One challenge that was identified in Nicole Crawford’s recent NCSEHE Equity Fellowship research, and across the CUC network, was that the school holiday period causes high levels of stress for mature-aged students.  It increases the caring responsibilities and creates significant difficulty for mature-age students with children to maintain consistent study patterns.

In response, the CUC developed a pilot program that aimed to provide consistent, uninterrupted study time across the school holiday period for parents in the Centre, while simultaneously nurturing the aspirations and understanding of university for their children.

The program consisted of five days of outreach activities for primary school aged children delivered at CUC Snowy Monaro. These were facilitated by an outreach team from a partner university and were grouped into themes of science, engineering technology, performing arts, and environmental conservation. There was complete flexibility in which sessions parents and children could attend, with some parents utilising the entire week, while others only attended one session.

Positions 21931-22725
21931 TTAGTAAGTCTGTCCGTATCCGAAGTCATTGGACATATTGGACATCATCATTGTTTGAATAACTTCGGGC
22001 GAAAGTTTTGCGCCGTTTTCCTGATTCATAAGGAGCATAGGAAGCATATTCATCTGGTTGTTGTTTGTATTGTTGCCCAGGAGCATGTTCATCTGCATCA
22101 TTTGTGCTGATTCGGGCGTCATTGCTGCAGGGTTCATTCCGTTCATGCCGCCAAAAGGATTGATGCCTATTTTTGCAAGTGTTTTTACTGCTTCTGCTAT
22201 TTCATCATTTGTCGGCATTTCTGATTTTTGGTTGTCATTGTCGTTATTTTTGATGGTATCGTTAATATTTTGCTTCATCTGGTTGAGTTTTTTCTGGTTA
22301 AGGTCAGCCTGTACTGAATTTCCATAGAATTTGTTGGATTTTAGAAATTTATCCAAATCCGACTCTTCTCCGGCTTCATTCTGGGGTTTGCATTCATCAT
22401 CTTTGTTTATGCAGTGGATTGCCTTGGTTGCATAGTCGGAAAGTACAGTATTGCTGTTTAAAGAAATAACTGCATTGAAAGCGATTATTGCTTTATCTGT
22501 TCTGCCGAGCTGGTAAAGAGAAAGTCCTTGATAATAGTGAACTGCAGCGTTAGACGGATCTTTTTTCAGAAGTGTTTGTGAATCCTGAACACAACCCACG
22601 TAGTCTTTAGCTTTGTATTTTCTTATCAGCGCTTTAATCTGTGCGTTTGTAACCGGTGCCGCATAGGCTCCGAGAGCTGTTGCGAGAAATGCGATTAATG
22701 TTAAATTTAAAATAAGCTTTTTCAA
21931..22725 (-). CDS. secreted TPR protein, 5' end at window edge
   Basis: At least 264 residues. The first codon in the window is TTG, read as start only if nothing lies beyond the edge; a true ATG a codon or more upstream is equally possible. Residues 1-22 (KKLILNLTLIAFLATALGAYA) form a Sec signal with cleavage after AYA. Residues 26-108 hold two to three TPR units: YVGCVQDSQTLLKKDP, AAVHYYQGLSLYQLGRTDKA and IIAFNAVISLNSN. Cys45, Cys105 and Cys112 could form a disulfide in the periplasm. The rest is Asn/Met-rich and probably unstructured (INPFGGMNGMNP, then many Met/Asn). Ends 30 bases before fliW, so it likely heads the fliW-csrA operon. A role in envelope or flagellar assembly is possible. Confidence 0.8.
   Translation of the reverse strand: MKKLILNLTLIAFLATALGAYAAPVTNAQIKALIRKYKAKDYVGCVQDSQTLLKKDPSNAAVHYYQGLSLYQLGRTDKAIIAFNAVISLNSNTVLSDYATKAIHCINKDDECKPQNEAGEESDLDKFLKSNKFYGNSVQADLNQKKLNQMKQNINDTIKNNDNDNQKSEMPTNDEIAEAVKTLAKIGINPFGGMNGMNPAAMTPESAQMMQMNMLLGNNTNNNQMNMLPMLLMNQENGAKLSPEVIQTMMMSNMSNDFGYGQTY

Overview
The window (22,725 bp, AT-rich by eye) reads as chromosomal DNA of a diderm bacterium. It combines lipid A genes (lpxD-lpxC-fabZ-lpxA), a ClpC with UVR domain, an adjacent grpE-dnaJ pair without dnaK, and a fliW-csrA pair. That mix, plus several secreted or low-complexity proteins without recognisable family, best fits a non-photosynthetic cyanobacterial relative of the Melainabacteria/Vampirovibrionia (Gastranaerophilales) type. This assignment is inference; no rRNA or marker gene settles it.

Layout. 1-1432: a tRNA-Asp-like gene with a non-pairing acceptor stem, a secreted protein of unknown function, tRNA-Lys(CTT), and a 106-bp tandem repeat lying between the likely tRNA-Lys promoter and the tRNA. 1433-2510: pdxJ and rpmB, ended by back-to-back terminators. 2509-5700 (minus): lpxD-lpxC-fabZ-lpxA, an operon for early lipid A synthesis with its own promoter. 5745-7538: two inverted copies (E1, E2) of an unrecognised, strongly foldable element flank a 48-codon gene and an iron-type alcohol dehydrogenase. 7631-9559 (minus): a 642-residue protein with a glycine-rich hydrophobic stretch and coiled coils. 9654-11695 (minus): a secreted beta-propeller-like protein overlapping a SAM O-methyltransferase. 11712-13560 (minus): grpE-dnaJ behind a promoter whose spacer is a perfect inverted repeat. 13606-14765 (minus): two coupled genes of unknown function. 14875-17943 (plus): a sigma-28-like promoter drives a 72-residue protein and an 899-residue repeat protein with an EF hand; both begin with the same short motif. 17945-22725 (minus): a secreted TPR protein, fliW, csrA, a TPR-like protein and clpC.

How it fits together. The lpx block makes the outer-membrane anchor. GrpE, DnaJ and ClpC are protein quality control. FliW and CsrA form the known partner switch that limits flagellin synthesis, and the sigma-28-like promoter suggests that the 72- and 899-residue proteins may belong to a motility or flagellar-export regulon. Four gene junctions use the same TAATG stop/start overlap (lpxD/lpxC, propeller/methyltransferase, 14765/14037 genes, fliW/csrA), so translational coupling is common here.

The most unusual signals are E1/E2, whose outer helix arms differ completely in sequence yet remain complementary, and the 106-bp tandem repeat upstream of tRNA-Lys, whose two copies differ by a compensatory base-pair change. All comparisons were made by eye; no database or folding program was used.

While children were engaged with the university outreach program, parents were provided the opportunity to study onsite at the CUC with the support of the local Learning Skills Advisor (LSA). Across the week, the LSA provided a combination of 1:1 support for students, academic workshop activities, and “Shut Up & Write” sessions.

Many students reported that having this peer accountability and allocated study time and at the CUC without the distractions of their school-aged children was the most valuable element to the program:

“There is no way I could study with my daughter at home, the [school holiday] program has meant I can come in for a few hours, get work done, and then go home for time with the kids” – Parent